Five year olds Sebastian and Colby were born two months early and spent five days in Intensive Care in the Royal Women’s Hospital. No one knew at the time – or for the next few years – that they were both deaf.
“Now, their mum Bree and dad Jamie wonder if it was possible something was missed or simply not communicated to them as their tiny little boys were treated for other complications and transferred across three hospitals in their first month.
Their mum Bree shared their journey with us:
“After the initial anxious time in Intensive Care, Sebastian and Colby seemed to be doing well. No one told us about the high risk of hearing loss when babies are born prematurely. We still don’t know the exact cause of the hearing loss – whether it was because they were born so early or whether there may be a genetic link. They both also have mild vision loss and need glasses, and Sebastian has astigmatism as well.
Colby struggled with his breathing more and still has some issues with his lungs. Sebastian thrived despite being premature. He crawled and walked early while Colby’s development was slower. The occupational therapist told us that at three, Colby had poor core muscle strength and was just clumsy. It turned out to be more complicated, and he is still really accident prone.
The maternal child health nurse and the paediatrician told us not to worry about their delay in speech, reassuring us that it was because they had been premature and were twins, and they would catch up. But when they had their two year old check-up, I expressed concern that they were just babbling still. The maternal child health nurse suggested hearing tests. Colby wasn’t cooperating so they missed his hearing loss – and focussed on Sebastian’s more obvious loss. I guess we hadn’t noticed their deafness so much because Colby’s hearing was a little better and when we spoke to them, Colby would respond and Sebastian would tend to just copy Colby.”
Three different experiences of hearing loss
“In those early days after Sebastian’s diagnosis of a moderate hearing loss, we were searching everywhere for guidance and some sort of validation for what we were feeling. It really helped both Jamie and I to access Deaf Children Australia’s resources and read the stories of other families who had been through similar experiences.
Soon after diagnosis, Sebastian received bilateral hearing aids and early intervention support that really benefitted him. When he started at the early intervention kinder at four, he was practically non-verbal with only a few words like “mum”, “dad”, “ta” and “ball”. He wasn’t pausing to try to listen to what other people were saying to him. But after beginning kinder, he started talking a lot more and learning to sign. Now Sebastian is a real social butterfly and a jokester. He has so many little friends and it’s been fantastic to see his confidence and language skills grow.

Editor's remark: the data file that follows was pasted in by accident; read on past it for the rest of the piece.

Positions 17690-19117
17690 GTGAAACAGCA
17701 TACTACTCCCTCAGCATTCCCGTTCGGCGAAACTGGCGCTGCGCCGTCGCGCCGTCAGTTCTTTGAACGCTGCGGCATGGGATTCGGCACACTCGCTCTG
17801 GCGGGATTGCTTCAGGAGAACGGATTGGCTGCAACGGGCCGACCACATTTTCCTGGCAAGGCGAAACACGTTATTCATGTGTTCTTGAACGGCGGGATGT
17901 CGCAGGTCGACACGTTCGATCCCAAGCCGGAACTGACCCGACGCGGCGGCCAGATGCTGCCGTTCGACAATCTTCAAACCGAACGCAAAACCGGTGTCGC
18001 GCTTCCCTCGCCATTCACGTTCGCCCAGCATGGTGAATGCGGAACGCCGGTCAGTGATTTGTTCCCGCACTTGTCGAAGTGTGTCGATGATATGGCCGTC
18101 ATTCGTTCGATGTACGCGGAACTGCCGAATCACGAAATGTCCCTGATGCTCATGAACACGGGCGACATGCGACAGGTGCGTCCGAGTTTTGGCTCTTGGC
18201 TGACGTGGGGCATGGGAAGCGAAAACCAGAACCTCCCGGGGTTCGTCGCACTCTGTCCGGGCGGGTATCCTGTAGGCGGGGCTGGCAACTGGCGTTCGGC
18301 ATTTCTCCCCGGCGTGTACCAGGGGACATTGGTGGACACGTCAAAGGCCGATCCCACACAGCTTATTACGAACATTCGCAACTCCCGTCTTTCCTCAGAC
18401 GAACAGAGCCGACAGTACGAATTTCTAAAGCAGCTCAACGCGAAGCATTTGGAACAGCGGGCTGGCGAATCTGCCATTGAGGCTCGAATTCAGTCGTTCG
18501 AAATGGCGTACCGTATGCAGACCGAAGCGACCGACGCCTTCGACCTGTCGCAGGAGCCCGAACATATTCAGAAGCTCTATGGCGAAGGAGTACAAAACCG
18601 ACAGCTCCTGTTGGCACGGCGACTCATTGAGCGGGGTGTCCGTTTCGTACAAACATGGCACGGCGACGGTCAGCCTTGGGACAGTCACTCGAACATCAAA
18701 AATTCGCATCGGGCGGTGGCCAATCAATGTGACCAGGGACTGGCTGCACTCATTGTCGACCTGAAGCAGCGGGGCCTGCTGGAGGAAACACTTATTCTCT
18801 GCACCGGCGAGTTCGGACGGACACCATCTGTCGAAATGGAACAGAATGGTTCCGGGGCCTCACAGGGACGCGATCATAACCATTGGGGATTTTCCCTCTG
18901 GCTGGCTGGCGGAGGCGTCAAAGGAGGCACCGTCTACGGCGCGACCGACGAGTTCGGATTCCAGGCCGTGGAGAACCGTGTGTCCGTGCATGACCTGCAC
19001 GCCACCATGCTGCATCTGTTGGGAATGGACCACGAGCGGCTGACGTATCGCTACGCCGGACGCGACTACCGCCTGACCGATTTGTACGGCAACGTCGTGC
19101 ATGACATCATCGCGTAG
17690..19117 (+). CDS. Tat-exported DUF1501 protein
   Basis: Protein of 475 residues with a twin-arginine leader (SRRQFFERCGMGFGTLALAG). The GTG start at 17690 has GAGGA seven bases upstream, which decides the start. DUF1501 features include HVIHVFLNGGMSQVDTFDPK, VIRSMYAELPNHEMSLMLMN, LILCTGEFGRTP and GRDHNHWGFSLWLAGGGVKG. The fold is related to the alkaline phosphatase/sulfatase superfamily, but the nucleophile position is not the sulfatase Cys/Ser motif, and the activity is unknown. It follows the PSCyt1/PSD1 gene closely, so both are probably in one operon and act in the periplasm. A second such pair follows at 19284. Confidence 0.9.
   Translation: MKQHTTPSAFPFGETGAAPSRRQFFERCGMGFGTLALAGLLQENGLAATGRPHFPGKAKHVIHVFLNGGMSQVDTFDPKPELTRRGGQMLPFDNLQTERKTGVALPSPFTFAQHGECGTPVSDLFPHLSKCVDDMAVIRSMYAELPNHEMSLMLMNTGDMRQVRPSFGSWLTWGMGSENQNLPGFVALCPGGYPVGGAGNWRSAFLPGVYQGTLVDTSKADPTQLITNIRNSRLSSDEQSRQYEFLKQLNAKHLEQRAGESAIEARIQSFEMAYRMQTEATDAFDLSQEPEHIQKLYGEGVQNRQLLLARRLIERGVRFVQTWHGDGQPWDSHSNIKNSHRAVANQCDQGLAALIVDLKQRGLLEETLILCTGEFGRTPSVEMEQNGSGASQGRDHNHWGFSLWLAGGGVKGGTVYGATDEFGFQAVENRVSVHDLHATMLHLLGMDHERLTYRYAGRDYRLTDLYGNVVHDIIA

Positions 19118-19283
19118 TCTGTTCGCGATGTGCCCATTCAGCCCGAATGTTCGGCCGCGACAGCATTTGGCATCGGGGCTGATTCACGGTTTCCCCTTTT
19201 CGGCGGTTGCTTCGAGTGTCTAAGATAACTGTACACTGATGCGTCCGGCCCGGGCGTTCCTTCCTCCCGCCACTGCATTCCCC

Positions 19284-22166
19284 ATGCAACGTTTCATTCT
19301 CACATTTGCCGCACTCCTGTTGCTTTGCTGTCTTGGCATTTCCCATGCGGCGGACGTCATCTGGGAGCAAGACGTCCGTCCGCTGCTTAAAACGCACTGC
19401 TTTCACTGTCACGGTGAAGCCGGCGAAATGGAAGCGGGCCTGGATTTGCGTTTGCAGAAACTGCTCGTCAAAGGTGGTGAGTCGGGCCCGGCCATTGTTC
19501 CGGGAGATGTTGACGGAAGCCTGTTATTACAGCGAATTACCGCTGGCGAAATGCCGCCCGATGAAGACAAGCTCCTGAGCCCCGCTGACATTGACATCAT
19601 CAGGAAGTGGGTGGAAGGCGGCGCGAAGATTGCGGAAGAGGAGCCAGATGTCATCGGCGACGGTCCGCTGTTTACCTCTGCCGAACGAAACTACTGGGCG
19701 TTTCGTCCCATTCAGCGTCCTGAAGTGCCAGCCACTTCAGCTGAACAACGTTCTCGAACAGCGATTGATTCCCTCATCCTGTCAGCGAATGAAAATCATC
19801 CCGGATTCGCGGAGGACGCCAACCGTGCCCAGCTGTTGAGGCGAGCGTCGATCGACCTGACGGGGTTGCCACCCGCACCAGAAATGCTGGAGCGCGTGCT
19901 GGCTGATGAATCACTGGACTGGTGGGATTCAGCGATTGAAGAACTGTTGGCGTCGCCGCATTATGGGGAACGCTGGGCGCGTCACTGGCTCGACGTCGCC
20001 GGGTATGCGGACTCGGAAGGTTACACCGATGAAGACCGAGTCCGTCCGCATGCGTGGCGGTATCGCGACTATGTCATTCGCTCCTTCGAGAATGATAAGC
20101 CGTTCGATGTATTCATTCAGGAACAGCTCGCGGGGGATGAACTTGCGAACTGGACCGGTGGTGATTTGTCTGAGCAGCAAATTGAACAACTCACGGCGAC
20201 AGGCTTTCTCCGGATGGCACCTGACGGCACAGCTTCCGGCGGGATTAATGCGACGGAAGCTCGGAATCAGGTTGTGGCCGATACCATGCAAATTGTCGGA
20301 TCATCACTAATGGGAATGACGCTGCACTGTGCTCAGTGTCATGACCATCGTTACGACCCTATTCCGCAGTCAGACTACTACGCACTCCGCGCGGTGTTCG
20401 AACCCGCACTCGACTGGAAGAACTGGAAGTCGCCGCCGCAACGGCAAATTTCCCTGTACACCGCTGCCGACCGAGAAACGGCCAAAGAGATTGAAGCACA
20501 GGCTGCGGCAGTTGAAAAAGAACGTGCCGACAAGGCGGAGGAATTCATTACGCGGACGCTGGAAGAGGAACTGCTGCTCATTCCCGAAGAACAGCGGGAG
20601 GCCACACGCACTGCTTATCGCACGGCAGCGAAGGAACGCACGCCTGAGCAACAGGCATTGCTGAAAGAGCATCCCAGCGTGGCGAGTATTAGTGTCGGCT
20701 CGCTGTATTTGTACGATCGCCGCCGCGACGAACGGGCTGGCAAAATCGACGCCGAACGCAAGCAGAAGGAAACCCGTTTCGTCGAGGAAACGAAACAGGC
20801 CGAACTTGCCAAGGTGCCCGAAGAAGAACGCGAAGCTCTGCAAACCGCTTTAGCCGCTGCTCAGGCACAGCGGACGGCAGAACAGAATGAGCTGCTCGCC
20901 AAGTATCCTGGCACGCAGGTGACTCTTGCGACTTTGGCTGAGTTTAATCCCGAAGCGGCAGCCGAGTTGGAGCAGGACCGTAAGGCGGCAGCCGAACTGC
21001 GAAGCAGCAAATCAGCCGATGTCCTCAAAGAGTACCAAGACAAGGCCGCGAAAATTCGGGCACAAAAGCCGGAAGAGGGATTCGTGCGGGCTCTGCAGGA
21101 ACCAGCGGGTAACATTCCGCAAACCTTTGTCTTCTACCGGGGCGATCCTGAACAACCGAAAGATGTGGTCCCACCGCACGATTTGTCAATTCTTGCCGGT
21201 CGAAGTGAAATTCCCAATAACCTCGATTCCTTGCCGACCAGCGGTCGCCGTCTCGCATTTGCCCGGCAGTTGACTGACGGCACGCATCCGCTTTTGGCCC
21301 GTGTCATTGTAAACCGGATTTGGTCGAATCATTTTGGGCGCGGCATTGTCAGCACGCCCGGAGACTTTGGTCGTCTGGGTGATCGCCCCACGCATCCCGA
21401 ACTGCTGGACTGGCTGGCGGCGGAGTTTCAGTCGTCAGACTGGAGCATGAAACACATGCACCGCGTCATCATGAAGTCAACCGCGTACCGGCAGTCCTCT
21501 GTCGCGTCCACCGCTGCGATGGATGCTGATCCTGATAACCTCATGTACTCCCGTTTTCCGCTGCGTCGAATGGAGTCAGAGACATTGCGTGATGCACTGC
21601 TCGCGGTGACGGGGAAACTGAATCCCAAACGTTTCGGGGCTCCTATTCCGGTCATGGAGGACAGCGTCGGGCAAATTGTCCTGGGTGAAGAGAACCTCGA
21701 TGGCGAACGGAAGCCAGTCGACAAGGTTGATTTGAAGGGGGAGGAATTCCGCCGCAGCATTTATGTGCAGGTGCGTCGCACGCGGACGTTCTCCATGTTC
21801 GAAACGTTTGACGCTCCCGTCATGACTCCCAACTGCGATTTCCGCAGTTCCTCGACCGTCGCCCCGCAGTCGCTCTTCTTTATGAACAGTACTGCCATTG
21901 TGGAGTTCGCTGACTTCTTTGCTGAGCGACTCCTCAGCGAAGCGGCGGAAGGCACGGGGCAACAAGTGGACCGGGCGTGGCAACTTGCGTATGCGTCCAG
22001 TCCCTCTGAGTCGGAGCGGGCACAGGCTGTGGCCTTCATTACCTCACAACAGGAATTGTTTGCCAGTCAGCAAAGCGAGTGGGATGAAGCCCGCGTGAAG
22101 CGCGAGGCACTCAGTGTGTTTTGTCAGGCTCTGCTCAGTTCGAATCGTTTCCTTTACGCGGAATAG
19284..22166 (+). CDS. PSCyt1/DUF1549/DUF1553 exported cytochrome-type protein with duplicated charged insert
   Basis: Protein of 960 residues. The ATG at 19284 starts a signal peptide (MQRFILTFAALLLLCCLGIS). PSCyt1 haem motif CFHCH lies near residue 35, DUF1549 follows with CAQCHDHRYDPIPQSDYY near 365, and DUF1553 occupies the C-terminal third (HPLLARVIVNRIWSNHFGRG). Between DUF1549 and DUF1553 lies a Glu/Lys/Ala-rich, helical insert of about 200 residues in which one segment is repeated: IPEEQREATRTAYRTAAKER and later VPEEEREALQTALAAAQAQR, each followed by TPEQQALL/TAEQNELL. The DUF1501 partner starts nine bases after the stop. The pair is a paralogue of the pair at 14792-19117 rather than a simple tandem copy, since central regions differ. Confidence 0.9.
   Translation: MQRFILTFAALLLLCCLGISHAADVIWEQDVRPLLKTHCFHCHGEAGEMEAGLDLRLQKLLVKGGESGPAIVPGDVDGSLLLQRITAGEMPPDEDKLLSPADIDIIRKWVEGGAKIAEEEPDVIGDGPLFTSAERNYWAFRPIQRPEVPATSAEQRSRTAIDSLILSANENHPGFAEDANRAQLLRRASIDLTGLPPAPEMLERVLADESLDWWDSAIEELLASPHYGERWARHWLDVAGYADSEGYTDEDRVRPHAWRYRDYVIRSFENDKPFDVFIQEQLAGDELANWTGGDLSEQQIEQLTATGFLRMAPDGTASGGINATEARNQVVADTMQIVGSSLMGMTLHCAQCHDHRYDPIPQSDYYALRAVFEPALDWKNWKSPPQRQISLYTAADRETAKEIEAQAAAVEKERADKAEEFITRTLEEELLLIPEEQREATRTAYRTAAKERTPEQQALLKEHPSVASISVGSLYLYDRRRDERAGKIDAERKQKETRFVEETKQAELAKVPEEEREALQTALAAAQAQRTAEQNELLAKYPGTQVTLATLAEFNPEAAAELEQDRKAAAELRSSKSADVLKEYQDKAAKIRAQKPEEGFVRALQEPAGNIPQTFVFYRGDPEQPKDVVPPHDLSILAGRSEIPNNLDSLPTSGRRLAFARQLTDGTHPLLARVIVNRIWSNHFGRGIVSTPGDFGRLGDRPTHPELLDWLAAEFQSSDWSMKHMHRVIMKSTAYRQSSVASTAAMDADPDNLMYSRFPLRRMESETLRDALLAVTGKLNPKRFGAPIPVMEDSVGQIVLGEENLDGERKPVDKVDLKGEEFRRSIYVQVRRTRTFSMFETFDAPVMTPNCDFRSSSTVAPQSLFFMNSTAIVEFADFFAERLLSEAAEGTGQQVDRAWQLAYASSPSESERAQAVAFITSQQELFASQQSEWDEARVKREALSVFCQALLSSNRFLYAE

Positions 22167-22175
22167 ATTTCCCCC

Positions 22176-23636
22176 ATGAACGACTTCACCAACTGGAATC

Colby is more shy and reserved with others but he can also be very loud. He struggles with a lot of anxiety and doesn’t have the same network of friends at this stage. He has some challenging behaviours and is currently being assessed for autism spectrum disorder.
After Sebastian was diagnosed as deaf, Colby and their younger sister Stevie were assessed. Again, Colby’s hearing test results were inconclusive and they told us to test again in another six months. This happened a few times so he unfortunately missed out on early intervention support.
Stevie was diagnosed at 18 months with a hearing loss caused by chronic middle ear infection and fluid in her ears. She had a bone-anchored hearing aid for a year and had grommets inserted six weeks ago. Before the grommets, she kept getting perforated ear drums and would wake up screaming in the middle of night. The grommets have helped reduce the fluid levels and improve her hearing, but we are still hoping for more improvements. Her pronunciation was really bad so like her brothers, Stevie has benefitted from speech therapy.
When Colby’s hearing loss was finally diagnosed last October, he was assessed as being just on the cusp for eligibility to attend the deaf facility where Sebastian is now attending Prep. It wasn’t until halfway through Term One that the Department of Education provided funding for Colby to start, so it’s been more challenging for him in many ways.
The original plan was for Colby to start at the deaf facility, then transfer into mainstream schooling. However, it has been fantastic for both the boys so we want to keep them at the deaf facility where they have a small class and a support teacher with the class full time.”
“We never imagined we would be where we are today”
“We have been attending Auslan for Families classes over the past twelve months, and while it’s been challenging for us as adults to pick up another language, it’s been really fun. Sebastian’s comprehension of sign is phenomenal and he uses a combination of sign and speech. We are all at different levels but all improving.
Colby is more verbal and doesn’t understand as many signs yet – but he is learning Auslan at school as well. Signing has helped with Colby’s anxiety because when he is feeling anxious and refusing to speak, he sometimes signs to us. It was fantastic to see Sebastian, Colby and Stevie all signing to each other while colouring in together recently.
We have really appreciated DCA’s support, and we are looking forward to meeting more deaf and hard of hearing children and their families through their recreation events and the family camp next year. It will be great to get some guidance from the Family Support team on how to navigate our way through the National Disability Insurance Scheme as well.”